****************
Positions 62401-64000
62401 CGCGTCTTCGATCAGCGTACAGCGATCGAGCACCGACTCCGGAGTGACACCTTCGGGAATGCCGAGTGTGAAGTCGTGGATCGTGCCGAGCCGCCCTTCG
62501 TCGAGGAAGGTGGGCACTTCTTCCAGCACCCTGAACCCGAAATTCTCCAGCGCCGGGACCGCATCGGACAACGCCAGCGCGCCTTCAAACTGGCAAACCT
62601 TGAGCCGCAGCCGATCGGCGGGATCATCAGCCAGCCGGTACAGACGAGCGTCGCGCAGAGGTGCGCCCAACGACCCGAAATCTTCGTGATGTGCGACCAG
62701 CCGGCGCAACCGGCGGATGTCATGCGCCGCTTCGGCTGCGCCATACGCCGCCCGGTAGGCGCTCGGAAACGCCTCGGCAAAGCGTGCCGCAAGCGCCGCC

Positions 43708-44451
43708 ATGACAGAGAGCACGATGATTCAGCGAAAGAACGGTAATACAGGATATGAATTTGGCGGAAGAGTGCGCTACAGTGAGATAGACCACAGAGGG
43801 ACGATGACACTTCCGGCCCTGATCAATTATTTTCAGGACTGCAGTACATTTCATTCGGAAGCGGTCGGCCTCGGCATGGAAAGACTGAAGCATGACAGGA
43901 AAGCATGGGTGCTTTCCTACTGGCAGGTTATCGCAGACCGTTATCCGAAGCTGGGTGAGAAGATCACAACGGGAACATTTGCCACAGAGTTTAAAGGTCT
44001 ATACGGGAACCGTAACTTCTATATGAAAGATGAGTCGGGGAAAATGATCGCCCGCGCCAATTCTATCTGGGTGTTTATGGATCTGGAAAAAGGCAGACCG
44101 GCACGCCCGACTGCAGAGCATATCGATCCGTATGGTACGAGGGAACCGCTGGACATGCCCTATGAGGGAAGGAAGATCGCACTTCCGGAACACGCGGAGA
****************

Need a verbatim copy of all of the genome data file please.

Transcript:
Positions 62401-64000
62401 CGCGTCTTCGATCAGCGTACAGCGATCGAGCACCGACTCCGGAGTGACACCTTCGGGAATGCCGAGTGTGAAGTCGTGGATCGTGCCGAGCCGCCCTTCG
62501 TCGAGGAAGGTGGGCACTTCTTCCAGCACCCTGAACCCGAAATTCTCCAGCGCCGGGACCGCATCGGACAACGCCAGCGCGCCTTCAAACTGGCAAACCT
62601 TGAGCCGCAGCCGATCGGCGGGATCATCAGCCAGCCGGTACAGACGAGCGTCGCGCAGAGGTGCGCCCAACGACCCGAAATCTTCGTGATGTGCGACCAG
62701 CCGGCGCAACCGGCGGATGTCATGCGCCGCTTCGGCTGCGCCATACGCCGCCCGGTAGGCGCTCGGAAACGCCTCGGCAAAGCGTGCCGCAAGCGCCGCC

Positions 43708-44451
43708 ATGACAGAGAGCACGATGATTCAGCGAAAGAACGGTAATACAGGATATGAATTTGGCGGAAGAGTGCGCTACAGTGAGATAGACCACAGAGGG
43801 ACGATGACACTTCCGGCCCTGATCAATTATTTTCAGGACTGCAGTACATTTCATTCGGAAGCGGTCGGCCTCGGCATGGAAAGACTGAAGCATGACAGGA
43901 AAGCATGGGTGCTTTCCTACTGGCAGGTTATCGCAGACCGTTATCCGAAGCTGGGTGAGAAGATCACAACGGGAACATTTGCCACAGAGTTTAAAGGTCT
44001 ATACGGGAACCGTAACTTCTATATGAAAGATGAGTCGGGGAAAATGATCGCCCGCGCCAATTCTATCTGGGTGTTTATGGATCTGGAAAAAGGCAGACCG
44101 GCACGCCCGACTGCAGAGCATATCGATCCGTATGGTACGAGGGAACCGCTGGACATGCCCTATGAGGGAAGGAAGATCGCACTTCCGGAACACGCGGAGA